Updated on October 4, 2023
Loans like home loans and car loans have the option for co-application where more than one borrower can apply for a loan. The term co-borrower and the benefits of the same are mentioned here.
Meaning of Co-borrower
A co-borrower, often referred to simply as a co-applicant, is an individual who applies for a loan along with the primary borrower. Both the primary borrower and the co-borrower share equal responsibility for repaying the loan and both their incomes and credit histories are considered by the lender during the loan application and approval process.
What are the eligibility criteria for co-borrowers?
Lenders typically set specific eligibility criteria for co-borrowers. These criteria include having a close familial or spousal relationship with the primary borrower, such as spouses, parents, children, or siblings. Co-borrowers are also required to meet the lender’s income and credit score prerequisites, with their financial stability playing a vital role in loan approval. Additionally, co-borrowers must be of legal age, typically 18 years or older, to enter into a financial contract.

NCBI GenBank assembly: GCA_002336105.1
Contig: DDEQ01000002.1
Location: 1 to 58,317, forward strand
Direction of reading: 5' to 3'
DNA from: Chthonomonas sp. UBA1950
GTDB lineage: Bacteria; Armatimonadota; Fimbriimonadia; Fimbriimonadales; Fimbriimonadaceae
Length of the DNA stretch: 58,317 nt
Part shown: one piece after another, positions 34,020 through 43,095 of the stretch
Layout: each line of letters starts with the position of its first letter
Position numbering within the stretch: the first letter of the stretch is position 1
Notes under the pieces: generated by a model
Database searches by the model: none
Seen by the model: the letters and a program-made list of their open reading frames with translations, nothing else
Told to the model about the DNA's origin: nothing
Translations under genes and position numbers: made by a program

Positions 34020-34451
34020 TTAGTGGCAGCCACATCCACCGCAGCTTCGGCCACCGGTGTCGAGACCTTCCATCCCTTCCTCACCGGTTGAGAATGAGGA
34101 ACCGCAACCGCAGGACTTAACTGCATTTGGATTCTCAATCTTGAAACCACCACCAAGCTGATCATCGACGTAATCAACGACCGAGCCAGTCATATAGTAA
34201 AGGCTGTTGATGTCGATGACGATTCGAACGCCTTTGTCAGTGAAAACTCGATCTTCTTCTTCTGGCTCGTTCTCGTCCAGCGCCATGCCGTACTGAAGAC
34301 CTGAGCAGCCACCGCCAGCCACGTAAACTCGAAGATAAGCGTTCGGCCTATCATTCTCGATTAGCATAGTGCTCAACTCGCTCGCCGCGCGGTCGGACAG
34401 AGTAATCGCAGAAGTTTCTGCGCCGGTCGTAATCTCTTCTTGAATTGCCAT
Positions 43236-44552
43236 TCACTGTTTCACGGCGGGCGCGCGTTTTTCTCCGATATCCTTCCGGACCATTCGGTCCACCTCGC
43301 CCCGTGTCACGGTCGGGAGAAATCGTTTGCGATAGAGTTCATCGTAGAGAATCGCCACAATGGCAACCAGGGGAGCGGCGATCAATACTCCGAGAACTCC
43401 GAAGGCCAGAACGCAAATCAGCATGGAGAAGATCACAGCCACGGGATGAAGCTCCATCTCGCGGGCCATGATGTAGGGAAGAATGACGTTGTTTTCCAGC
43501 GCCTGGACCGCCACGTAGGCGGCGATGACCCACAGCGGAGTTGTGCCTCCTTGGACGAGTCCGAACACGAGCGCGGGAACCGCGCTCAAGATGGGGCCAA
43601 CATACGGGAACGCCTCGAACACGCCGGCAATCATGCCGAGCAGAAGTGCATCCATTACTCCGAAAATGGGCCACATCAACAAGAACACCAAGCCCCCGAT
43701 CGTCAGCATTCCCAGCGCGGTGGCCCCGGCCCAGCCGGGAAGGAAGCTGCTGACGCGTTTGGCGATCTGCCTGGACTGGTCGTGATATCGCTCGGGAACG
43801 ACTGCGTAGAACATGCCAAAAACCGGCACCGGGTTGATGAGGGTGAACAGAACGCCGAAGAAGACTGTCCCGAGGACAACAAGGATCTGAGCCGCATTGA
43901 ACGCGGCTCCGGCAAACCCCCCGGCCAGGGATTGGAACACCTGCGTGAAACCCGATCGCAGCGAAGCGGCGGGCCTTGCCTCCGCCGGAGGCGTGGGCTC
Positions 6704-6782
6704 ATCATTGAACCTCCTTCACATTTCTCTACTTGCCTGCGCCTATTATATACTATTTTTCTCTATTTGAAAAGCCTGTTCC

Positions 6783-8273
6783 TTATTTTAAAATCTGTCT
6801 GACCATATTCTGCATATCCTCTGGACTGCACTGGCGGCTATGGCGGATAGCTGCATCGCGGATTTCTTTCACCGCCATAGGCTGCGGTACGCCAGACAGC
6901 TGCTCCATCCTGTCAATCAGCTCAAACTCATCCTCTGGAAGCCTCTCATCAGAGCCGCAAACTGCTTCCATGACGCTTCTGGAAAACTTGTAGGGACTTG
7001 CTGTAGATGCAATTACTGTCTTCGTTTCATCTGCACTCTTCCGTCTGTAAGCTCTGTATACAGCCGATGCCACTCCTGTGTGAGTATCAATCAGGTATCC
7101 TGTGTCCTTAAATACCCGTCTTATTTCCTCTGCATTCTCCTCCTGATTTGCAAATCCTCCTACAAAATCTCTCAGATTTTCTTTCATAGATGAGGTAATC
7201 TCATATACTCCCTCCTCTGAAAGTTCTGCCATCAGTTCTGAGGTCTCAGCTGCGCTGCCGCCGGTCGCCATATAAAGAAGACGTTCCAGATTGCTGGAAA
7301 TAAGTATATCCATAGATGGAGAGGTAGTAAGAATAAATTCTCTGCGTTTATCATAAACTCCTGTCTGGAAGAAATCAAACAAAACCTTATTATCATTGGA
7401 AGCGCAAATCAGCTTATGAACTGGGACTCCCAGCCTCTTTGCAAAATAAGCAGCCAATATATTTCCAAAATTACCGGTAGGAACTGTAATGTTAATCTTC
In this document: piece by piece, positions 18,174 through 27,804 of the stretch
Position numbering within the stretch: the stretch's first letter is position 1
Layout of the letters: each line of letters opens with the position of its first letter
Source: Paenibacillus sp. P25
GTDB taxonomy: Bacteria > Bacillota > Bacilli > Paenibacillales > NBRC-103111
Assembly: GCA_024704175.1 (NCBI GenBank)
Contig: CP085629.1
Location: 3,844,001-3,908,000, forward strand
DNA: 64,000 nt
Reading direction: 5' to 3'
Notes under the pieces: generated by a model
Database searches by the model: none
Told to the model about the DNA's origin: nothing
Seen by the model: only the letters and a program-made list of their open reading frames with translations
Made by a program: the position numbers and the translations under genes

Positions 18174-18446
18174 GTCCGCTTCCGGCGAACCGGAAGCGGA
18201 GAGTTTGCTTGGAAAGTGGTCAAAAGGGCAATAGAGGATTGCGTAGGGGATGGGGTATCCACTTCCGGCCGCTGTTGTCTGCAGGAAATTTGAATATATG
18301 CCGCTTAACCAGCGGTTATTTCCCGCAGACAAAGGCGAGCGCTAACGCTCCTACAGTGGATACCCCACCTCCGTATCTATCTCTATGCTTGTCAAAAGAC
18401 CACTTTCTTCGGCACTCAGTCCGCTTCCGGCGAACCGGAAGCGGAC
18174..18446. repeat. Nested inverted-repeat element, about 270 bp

Understanding co-borrowers in detail
Co-borrowers play a significant role in various loan types like home loans, personal loans, and education loans, enhancing the chances of loan approval and potentially securing more favourable terms for the primary borrower. Lenders assess the combined income and creditworthiness of both primary borrowers and co-borrowers to determine loan terms. It’s important to note that co-borrowers share equal responsibility for loan repayment, and including one can be beneficial for the primary borrower’s eligibility and interest rate. While co-borrowers may not directly benefit from the loan proceeds, their credit history can benefit, potentially aiding their future loan applications.